Questions and negatives:

We make questions by putting the subject after may/might:
May I …? Could I … Might I …? Etc.

The negative forms are may not and might not..

We use may:

  • when we are not sure about something:

Jack may be coming to see us tomorrow.
Oh dear! It’s half past ten. We may be late for the meeting.
There may not be very many people there.

  • to make polite requests:

May I borrow the car tomorrow?
May we come a bit later?

When we use may not for a refusal it is emphatic:

You may not!
You may not borrow the car until you can be more careful with it.

We use might:

• when we are not sure about something:

I might see you tomorrow.
It looks nice, but it might be very expensive.
It’s quite bright. It might not rain today.

• As the past tense of may for requests:

He asked if he might borrow the car.
They wanted to know if they might come later.

• For very polite requests:

Might I ask you a question?
Might we just interrupt for a moment?

We use may have and might have to show that something has possibly happened now or happened at some time in the past:

It’s ten o’clock. They might have arrived now.[= Perhaps they have arrived]
They may have arrived hours ago. [= Perhaps they arrived hours ago.]





Jack may be coming to see us tomorrow.
I might see you tomorrow.
From the above examples could you explain the difference between May and Might.

Hello jackon1992,

When used to describe something which is possible but not certain there is no real difference between may and might. They can be used interchangeably in these sentences.


Best wishes,


The LearnEnglish Team

hi i have question. could you explain between able to and can/could?

Hello hreker,

'can' can be used to refer to the present and future and 'could' to the past, but there are other tenses (e.g. the present perfect) where 'can/could' has no form. In these cases, you can use 'be able to'. There's a good explanation of this on this page in the Cambridge Dictionary – be sure to scroll down the page to where it says 'Be able to'. I think that should clarify this for you, but if not, please don't hesitate to ask us any specific questions you may have.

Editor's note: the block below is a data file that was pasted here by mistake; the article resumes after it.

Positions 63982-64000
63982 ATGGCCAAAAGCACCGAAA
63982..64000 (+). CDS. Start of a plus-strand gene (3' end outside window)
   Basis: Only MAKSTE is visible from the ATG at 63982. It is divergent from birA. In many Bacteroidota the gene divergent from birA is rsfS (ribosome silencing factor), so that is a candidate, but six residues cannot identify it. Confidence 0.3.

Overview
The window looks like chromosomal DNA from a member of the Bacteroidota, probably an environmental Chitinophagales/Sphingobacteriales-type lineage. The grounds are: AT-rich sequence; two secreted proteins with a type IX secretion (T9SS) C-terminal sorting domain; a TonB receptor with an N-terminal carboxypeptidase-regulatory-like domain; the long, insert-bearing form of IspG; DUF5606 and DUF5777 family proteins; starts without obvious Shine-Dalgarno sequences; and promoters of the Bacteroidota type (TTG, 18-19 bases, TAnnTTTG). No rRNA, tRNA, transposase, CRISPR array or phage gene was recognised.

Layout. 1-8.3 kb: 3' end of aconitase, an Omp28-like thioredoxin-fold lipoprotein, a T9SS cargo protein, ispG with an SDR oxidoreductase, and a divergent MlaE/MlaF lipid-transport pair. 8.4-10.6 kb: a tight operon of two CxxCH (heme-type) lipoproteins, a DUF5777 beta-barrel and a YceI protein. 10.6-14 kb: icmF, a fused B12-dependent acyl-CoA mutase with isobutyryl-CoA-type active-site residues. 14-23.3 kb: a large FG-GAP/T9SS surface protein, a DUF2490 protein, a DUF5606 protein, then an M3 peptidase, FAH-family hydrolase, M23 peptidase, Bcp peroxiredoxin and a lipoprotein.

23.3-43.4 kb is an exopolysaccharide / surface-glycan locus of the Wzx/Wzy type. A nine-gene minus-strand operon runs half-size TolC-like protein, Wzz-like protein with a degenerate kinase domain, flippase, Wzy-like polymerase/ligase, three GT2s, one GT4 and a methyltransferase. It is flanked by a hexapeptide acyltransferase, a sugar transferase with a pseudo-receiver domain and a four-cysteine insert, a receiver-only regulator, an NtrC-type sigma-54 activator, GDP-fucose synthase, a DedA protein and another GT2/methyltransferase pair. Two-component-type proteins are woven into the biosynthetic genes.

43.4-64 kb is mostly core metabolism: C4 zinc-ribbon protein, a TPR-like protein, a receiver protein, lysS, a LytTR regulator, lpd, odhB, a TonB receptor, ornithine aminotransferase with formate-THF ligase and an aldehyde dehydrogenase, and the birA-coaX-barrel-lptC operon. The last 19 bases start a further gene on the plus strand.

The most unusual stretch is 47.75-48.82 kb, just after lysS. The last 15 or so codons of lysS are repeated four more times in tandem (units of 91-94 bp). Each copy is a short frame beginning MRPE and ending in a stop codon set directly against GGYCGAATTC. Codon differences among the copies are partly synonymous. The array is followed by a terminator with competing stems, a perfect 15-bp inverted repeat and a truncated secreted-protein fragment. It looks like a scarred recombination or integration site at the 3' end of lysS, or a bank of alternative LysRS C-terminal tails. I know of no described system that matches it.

All the best,
The LearnEnglish Team


I have two questions:

First, can it be correct to add "please" to "May I help you?" so that we get "May I help you, please?" Does it add politeness?

Secondly, what is the correct negative answer to the very formal "Might I assist you?"
I guess that "You may not" is the emphatic answer. Can you tell us what some of the other negative answers might be?

Thank you very much.

This site is very informative... I learned a lot,,,kudos to the admin...

Helo LearnEnglish experts.
I am writing my masters thesis in English and it's the second time when I encounter the same problem: how to speak about uncertainty in the past? I am reffering to an old article in which certain results where questioned as uninformative due to procedure weakness. How should I write about this?
I tried: " the authors remark themselves that this (negative result) might be due to the experimental design and imperfections of measure". But shouldn't I use "might had been" (have been?) in this case? Thank you a lot for an answer!

Hello nona999,

It's hard to be sure without knowing the full context but I suspect that you might use one of the following: might have beencould have been or may have been. You could also use it is possible that this was due to or it is possible that this was caused by, though you would need to change the sentence somewhat.


Best wishes,


The LearnEnglish Team

Thank you for quick responding! I think that "might have been" should work. However, I wonder if it is still valid if I start the sentence with the past tense:"the authors remarked that...". Would it be the case to use the "might had been"? Do we ever use this form? ....Thank you once more, greetings to my beloved Poland!

Hello nona999,

Yes, you could also use 'remarked' instead of 'remark' – both are fine with 'might have been' afterwards. Modal verbs such as 'might' are not followed by 'had' + a past participle; instead, use 'have' + past participle

Good luck with your thesis!

Best wishes,
The LearnEnglish Team